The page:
Tuesday, May 16, 2017

Kenny Britt and the Kids


In the most recent college football draft, the Browns’ braintrust chose to ignore two positions: Linebacker and wide receiver.

Considering the move from a 3-4 look to a 4-3 scheme under new defensive coordinator Gregg Williams, it is understandable why there was no need to address the linebackers. It’s also why, because of a need to build up the front four, they selected three defensive linemen.

What is not understandable is why wide receivers were given no thought whatsoever. Heading into the draft, it was the weakest position (barely beating out the offensive line) on that side of the football.

In the lamentable 1-15 season last year, only Terrelle Pryor stood out among the wideouts. He was the Browns’ passing offense last season.

Wide receivers accounted for 2,029 of the club’s passing yardage in 2016. Pryor owned 1,007 of those yards, an astounding 49.6% of the production. And now he is gone, replaced by free-agent signee Kenny Britt, an eight-year veteran with mediocre credentials.

Britt arrives on the heels of what can be considered a career year with the Los Angeles Rams, putting up similar numbers to Pryor. After slogging around the National Football League in near anonymity for seven seasons, averaging 34 catches, 555 yards and 3½ touchdowns a season, he was 68-1,002 and five TD last season.

It obviously caught the Browns’ attention, firing up the argument as to whether this was, indeed, a career year (an aberration?) that will never be duplicated. Or maybe it was the light finally going on with still plenty of electricity left.

The difference there is that Pryor made his mark last season while still learning the position after failing as a quarterback and is clearly on the rise. Britt is a career wide receiver who had classically underachieved before last season.

Unless the front office sees the error of its ways with regard to wide receivers (there are 10 on the roster), it will be Kenny Britt and the Kids as the main targets of whoever winds up as the starting quarterback. And Britt is not good enough to handle being the No. 1 target with so little support.

With one exception, the remaining wideouts have no more than one season of NFL experience. Four are draftees from last season: Corey Coleman, Ricardo Louis, Rashard Higgins and Jordan Payton.

That quartet combined for 58 receptions for 698 yards and three touchdowns, the oft-injured Coleman leading the way with 33 of those grabs for 413 yards and the three scores.

The Browns will not frighten secondaries this season. With the exception of three-year veteran James Wright (a long shot to make the team), all the others are second-year men or holdovers from the practice squad. That is it. The lack of experience is alarming.

(The status of Josh Gordon, in limbo courtesy of NFL Commissioner Roger Goodell, is not a factor here. At least not yet. Until a final decision is rendered the commissioner, Gordon is merely an X factor.)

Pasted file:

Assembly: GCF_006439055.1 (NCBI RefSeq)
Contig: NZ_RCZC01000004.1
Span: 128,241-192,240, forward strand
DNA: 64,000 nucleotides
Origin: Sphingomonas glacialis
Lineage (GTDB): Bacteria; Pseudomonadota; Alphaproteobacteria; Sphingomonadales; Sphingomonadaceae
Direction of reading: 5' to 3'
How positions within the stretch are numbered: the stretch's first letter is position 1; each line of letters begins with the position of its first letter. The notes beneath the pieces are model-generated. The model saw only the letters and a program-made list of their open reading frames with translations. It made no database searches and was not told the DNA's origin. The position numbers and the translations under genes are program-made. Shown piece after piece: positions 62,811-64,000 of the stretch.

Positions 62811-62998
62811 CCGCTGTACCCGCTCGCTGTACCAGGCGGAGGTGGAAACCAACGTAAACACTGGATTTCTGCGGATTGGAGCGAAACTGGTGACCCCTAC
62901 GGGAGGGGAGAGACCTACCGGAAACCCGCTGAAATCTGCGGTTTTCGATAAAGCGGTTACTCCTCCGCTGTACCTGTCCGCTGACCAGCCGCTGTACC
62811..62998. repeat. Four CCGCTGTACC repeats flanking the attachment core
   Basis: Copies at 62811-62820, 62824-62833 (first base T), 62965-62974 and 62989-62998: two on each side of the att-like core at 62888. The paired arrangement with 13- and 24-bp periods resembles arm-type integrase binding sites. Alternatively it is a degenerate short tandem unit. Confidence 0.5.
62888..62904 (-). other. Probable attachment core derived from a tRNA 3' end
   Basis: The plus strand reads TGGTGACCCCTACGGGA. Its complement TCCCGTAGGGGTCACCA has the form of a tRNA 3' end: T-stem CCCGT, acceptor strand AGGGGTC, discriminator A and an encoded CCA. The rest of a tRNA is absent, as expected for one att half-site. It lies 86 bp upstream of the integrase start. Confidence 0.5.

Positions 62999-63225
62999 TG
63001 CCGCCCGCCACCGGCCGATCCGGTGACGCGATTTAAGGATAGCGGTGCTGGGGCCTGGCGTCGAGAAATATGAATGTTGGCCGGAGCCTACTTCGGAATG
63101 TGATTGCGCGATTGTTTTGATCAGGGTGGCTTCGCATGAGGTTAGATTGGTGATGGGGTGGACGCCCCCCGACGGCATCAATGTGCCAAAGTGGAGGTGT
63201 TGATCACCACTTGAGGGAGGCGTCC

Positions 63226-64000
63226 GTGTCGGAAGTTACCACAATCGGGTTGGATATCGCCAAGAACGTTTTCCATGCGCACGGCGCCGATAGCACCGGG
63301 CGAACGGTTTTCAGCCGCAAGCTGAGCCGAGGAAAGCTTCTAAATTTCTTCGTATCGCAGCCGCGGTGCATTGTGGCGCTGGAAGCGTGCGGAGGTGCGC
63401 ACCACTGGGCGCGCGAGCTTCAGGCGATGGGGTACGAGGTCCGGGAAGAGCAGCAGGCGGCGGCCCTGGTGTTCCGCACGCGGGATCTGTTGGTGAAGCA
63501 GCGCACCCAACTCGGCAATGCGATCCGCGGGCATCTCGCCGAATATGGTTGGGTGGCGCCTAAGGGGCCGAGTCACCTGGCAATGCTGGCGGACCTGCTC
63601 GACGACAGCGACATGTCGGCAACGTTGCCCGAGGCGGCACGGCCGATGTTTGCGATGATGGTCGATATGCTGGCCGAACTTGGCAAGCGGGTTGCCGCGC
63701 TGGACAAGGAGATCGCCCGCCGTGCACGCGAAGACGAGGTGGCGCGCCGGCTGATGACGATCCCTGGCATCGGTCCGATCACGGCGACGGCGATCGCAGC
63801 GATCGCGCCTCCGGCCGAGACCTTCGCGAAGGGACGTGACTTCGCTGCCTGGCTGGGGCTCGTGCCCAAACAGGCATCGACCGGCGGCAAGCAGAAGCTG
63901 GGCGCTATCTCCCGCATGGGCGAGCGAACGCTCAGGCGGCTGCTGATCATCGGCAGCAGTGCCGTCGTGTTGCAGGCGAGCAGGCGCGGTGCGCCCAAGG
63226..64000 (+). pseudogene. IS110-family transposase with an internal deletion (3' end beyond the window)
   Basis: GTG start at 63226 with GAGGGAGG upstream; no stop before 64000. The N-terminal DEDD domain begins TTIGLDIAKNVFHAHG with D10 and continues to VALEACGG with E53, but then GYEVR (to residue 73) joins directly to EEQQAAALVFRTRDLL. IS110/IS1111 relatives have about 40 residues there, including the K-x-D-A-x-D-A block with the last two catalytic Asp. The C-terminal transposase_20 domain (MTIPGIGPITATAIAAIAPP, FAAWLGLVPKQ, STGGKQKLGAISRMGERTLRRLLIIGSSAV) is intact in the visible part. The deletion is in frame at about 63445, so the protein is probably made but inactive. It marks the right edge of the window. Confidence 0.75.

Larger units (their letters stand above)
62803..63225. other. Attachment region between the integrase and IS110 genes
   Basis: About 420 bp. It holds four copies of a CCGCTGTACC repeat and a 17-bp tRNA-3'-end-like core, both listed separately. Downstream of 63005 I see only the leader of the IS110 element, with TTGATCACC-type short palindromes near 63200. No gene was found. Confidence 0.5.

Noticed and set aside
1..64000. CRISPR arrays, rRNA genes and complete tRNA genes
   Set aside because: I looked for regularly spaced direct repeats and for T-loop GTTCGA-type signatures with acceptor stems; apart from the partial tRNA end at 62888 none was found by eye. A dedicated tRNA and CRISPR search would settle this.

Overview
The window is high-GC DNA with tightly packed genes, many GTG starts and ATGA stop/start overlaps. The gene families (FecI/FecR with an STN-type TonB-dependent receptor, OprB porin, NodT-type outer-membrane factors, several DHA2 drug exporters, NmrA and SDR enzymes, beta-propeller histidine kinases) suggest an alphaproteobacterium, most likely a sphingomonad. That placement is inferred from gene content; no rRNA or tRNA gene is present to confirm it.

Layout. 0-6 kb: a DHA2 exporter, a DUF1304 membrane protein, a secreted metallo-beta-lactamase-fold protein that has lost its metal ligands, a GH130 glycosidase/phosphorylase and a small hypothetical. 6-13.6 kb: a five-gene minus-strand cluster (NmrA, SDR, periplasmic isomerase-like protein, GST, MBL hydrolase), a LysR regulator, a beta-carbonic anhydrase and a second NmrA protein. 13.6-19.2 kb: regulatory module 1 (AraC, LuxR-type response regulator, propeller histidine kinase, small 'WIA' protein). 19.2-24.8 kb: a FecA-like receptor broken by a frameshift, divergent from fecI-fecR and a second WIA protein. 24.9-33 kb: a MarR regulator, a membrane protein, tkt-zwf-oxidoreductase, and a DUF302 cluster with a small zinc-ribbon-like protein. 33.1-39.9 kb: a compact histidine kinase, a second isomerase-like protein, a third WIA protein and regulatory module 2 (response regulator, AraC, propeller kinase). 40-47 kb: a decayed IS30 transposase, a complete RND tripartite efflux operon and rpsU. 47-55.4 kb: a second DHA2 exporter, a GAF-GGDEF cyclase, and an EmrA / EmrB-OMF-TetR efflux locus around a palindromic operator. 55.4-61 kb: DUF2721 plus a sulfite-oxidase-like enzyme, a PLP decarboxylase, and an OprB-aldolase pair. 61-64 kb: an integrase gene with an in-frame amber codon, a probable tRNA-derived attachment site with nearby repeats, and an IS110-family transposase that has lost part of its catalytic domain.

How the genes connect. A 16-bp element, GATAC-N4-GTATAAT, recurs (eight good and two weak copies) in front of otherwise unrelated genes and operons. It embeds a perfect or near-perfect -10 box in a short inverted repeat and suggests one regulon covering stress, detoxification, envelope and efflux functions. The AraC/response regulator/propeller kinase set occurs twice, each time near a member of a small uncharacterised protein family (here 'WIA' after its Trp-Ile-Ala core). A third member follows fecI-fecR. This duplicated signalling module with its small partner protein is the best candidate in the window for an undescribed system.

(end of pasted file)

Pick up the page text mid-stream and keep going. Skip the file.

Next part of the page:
One of the weak links of last season’s team is now even weaker with the departure of Pryor. Coach Hue Jackson again faces the same problems with less talent than 2016.

It is entirely possible Jackson again will attempt to place a major emphasis on the running game, thus cutting down on the number of times his quarterbacks are forced to resort to the aerial game.

Last season, Jackson indicated one of his goals was to run the ball as much as throw it. In other words, let the run set up the pass. He didn’t quite make it. Check that. He didn’t come close.

The Cleveland offense ran the ball 38.2% of the time last season and heaved it 61.8%. Much of that disparity was due to a defense that bled points at a near record pace and put the team so far behind that throwing the ball became a necessity.

Jackson’s goal of a well-balanced offense is anathema to the passing league the NFL has become in the last several seasons. But when you have limited talent on the offensive side of the ball, the tendency is to go with something less risky. In other words, throw the football less frequently.

What was it that Woody (Three Yards and a Cloud of Dust) Hayes said all those years ago as he was becoming a coaching legend at Ohio State? “Three things can happen when you throw the football and two of them are bad.”

Jackson needs help with his wide receivers. Coaching goes only so far. Outside of Britt (and that’s an iffy situation), there are no wise heads in the wide receivers room. No veteran who can shepherd these youngsters through tough times. Teach them the ins and outs and nuances of the game while contributing themselves.

They are out there, but the Browns’ apparent stubbornness that accompanies their belief they are in good shape will in the end produce the same results, maybe worse, than last season.

The Cleveland front office seems to be sanguine about the wide receivers. They shouldn’t be.

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